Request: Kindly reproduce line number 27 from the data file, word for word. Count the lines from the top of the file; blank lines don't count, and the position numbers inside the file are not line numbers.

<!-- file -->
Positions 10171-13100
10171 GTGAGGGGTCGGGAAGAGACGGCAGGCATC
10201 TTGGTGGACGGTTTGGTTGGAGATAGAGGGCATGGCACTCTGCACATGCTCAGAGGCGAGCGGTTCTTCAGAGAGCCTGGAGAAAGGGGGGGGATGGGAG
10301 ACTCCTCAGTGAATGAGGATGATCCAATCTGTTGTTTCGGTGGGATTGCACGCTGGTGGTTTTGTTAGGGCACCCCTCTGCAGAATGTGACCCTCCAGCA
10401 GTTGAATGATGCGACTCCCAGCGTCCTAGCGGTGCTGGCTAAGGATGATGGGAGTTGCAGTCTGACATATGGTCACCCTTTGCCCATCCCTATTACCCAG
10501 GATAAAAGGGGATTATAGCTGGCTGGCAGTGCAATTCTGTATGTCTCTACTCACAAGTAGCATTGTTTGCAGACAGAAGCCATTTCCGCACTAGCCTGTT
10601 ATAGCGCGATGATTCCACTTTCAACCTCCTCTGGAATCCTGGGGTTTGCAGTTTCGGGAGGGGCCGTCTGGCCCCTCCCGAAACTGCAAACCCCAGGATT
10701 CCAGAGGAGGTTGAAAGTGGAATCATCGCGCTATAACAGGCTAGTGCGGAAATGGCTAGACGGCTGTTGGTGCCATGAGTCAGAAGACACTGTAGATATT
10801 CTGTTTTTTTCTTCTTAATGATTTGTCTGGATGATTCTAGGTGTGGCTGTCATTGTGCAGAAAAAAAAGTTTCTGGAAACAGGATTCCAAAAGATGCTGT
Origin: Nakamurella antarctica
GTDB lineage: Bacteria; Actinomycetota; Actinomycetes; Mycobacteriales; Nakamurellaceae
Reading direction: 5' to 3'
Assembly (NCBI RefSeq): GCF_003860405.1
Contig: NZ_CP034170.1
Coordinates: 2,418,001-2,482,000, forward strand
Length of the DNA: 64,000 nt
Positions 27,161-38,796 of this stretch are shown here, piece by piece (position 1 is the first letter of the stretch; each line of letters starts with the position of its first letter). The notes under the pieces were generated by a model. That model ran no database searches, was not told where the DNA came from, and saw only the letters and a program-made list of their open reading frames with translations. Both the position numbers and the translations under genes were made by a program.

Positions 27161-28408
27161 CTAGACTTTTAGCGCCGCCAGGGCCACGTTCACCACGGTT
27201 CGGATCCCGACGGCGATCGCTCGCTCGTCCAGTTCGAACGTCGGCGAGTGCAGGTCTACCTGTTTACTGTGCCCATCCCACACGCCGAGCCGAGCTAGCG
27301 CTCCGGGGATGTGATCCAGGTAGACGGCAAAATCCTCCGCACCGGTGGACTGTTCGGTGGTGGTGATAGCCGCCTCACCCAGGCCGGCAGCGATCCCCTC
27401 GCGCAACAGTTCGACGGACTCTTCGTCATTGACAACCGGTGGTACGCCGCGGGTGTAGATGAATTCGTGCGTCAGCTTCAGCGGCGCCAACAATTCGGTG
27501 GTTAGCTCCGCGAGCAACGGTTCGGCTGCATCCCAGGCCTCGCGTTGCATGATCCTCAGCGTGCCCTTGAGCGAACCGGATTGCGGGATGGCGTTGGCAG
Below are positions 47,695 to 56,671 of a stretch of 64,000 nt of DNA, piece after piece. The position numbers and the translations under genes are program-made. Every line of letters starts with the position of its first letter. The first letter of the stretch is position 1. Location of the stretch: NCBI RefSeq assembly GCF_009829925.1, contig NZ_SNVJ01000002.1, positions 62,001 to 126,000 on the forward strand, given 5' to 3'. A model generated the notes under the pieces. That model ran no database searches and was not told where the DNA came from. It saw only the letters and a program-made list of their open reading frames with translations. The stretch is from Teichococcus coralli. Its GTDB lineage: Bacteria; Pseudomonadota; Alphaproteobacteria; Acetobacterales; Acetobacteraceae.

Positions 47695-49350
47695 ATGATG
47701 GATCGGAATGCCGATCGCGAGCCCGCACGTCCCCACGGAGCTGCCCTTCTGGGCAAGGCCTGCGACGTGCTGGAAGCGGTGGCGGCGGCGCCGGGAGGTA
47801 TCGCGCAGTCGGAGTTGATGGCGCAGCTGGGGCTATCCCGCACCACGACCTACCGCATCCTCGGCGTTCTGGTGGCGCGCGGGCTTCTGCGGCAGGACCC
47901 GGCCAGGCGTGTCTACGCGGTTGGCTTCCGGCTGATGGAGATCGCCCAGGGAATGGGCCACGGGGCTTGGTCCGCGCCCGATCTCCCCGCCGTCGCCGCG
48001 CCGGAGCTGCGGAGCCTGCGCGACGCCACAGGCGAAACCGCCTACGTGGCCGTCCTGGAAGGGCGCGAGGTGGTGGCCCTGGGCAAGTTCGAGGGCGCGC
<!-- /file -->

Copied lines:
47701 GATCGGAATGCCGATCGCGAGCCCGCACGTCCCCACGGAGCTGCCCTTCTGGGCAAGGCCTGCGACGTGCTGGAAGCGGTGGCGGCGGCGCCGGGAGGTA